Chautauquan’s ‘Alien Dude!’ targets ‘reluctant readers’

Matt Burkhartt | Staff Photographer
Children in Boys’ and Girls’ Club’s Group 2 listen to author Elizabeth Karslake Smith read her book Alien Dude! at the Beeson Youth Center last Friday.

Elizabeth Karslake “E.K.” Smith tried to suppress a smile as raucous laughter erupted from the Boys’ and Girls’ Club crafts classroom. The protagonist of her most recent book, Alien Dude! and the Attack of Wormzilla, had just committed a heinous act, and Smith, for the sake of storytelling, was obliged to utter the “f-word” for the Group 2 boys and girls.

“Alien Dude … farted,” she said with some reluctance.

On Friday, Smith shared her crude dude with Club youngsters. But Smith’s visit to Club served a higher purpose than simply inducing laughter over bodily functions.

A teacher-turned-author, lifetime Chautauquan and devoted mother, Smith knows how to reach children who are struggling to read, specifically in the 6-and-7-year-old age group.

“You have to make the story sort of gross for the boys to like it,” she said to the classroom, as if apologizing to the Group 2 girls in particular.

In her 10 years as an elementary school teacher, Smith tutored many students who were averse to reading and became increasingly frustrated that most easy-reader books did not match the maturity level of her second-graders, especially boys.

“There is a lack of easy-readers for older boys,” Smith said. “Many books that are good for boys in first and second grade are not written by teachers, and often they’re too hard for struggling readers. At the same time, most easy-readers are too cute because they’re written for 4-year-olds.”

As an educator, Smith set out to solve this problem. As a mother, she found motivation in her own children.

Smith recalls that her son, Lake, was a “reluctant reader” growing up. After a few futile trips to libraries and bookstores, she decided to ditch the Biscuit books, which chronicle a quizzical puppy’s compelling adventures through bath time, naptime and more, and write her own stories instead.

“The authors for these books are not writers. Easy-readers are easy, simple little books, but they’re so important,” Smith said. “I thought ‘I can do this. I can write stories with simple words.’ ”

In 2011, Smith came up with her first schoolyard superhero, Shade Farley, who danced and sang, fought a giant worm and vanquished his foes by taking them to the dump.

Matt Burkhartt | Staff Photographer
Author Elizabeth Karslake Smith reads her book Alien Dude! at the Beeson Youth Center last Friday.

When she showed the story to Lake, though, he was not impressed. Shade Farley just did not appeal to Lake’s macho imagination.

As Smith’s personal editor, Lake convinced his mom to change the hero to “Alien Dude,” who can fly and “morph” and has to save his school from “Wormzilla” and his larval minions. After ending up in the dump, Alien Dude’s enemies meet an explosive end. And, instead of dancing and singing, Alien Dude farts and burps.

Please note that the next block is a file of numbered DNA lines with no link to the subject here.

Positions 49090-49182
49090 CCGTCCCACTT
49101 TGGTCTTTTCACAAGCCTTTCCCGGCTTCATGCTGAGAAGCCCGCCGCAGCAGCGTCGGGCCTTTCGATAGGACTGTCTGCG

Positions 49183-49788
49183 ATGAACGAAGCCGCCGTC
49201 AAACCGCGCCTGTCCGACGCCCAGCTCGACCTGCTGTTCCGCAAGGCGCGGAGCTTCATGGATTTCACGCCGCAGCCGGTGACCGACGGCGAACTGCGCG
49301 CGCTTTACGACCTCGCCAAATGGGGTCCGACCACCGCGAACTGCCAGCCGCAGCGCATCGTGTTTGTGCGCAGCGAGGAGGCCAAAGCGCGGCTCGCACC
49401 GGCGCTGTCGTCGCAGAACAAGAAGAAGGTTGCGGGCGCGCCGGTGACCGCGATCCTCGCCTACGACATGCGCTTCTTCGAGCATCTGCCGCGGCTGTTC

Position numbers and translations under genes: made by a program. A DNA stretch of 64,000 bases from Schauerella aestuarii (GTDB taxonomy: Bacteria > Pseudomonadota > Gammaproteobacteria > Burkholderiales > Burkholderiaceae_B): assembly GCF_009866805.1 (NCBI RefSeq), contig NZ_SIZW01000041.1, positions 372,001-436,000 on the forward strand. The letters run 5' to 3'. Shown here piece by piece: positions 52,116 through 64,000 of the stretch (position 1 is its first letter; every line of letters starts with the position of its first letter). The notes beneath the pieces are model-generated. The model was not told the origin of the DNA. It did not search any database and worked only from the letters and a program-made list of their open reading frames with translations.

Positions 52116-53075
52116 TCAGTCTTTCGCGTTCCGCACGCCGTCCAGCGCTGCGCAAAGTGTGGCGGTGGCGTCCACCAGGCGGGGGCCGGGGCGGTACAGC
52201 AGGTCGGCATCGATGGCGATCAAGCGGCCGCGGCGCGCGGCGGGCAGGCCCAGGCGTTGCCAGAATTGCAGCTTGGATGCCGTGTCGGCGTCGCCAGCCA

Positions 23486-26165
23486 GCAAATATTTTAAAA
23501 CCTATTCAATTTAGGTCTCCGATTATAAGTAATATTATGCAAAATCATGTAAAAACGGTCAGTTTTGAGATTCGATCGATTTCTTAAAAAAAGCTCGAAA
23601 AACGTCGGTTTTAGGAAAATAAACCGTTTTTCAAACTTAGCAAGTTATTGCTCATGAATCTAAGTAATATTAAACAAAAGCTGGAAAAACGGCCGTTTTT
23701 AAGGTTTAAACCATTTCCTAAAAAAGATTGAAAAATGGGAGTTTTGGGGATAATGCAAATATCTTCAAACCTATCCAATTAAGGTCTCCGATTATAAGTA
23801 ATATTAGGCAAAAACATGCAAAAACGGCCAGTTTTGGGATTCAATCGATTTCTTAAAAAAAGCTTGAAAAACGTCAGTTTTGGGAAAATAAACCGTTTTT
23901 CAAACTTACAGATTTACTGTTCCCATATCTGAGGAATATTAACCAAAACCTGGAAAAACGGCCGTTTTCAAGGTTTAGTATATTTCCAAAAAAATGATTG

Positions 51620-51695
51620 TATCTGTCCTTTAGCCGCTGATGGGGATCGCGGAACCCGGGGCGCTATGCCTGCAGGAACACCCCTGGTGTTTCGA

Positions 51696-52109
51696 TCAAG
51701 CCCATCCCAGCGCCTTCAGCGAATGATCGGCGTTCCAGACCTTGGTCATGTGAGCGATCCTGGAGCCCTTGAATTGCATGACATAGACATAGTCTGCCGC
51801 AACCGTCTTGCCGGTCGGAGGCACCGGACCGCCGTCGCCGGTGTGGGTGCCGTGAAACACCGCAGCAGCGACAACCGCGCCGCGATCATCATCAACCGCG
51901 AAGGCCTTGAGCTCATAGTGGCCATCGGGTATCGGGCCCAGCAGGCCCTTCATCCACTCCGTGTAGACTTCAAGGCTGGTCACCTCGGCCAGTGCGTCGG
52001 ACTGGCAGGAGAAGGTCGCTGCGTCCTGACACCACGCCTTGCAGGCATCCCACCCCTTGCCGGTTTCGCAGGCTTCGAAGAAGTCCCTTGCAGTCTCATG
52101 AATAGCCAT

“I come up with ideas mainly through Lake and other boys in my neighborhood,” Smith said. “We can learn a lot from kids. They help us understand what they want and how they want to learn.”

Developing a plot that appealed to her target audience wasn’t the only issue Smith faced as a new author. From her years in education, Smith recognized that students learning to read need repetitive phrases, corresponding illustrations, plot patterns and a captivating mix of the predictable and unexpected.

“That’s the biggest challenge, not using words that I want to use,” Smith said. “I have to go against every rule of formal writing. At the same time, it gives teachers the opportunity to show their students that this actually isn’t good writing.”

Smith emphasized that authoring isn’t the only challenging aspect, though. Because of the perceived simplicity of writing easy-readers, getting published can pose a serious problem, too. At a publishing workshop, she learned that most publishers hire their own writers for easy-readers and rarely pick up independent authors.

As a result, Smith launched her own company, Zip Line Publishing, with her husband Michael and hired her own illustration-design team. In January, Alien Dude! and the Attack of Wormzilla hit bookstore shelves, and boys (and girls) are now awaiting the release of Alien Dude! Mr. Evil Potato Man and the Food Fight in September.

To reflect the interests of other “reluctant readers” between 6 and 7 years old, Smith takes an innovative approach in her Alien Dude! series.

“I’m breaking the rules of simple books by making them two or three times longer,” Smith said. “My books are still accessible but they have chapters, multiple problems and solutions and require inferences.”

Alien Dude! is now making its way into bookstores and can be purchased online at

Having grown up at Club, Smith now wants to share her teaching approach and educational extraterrestrial with the Chautauquan community.

As she walked between the rows of wide-eyed children in the crafts classroom on Friday, holding up a spread from her latest book, Smith seemed to be in her element.

“I’m not a writer; I’m an educator,” she said. “Even though I’m a publisher now, I just can’t seem to shake the teaching bug.”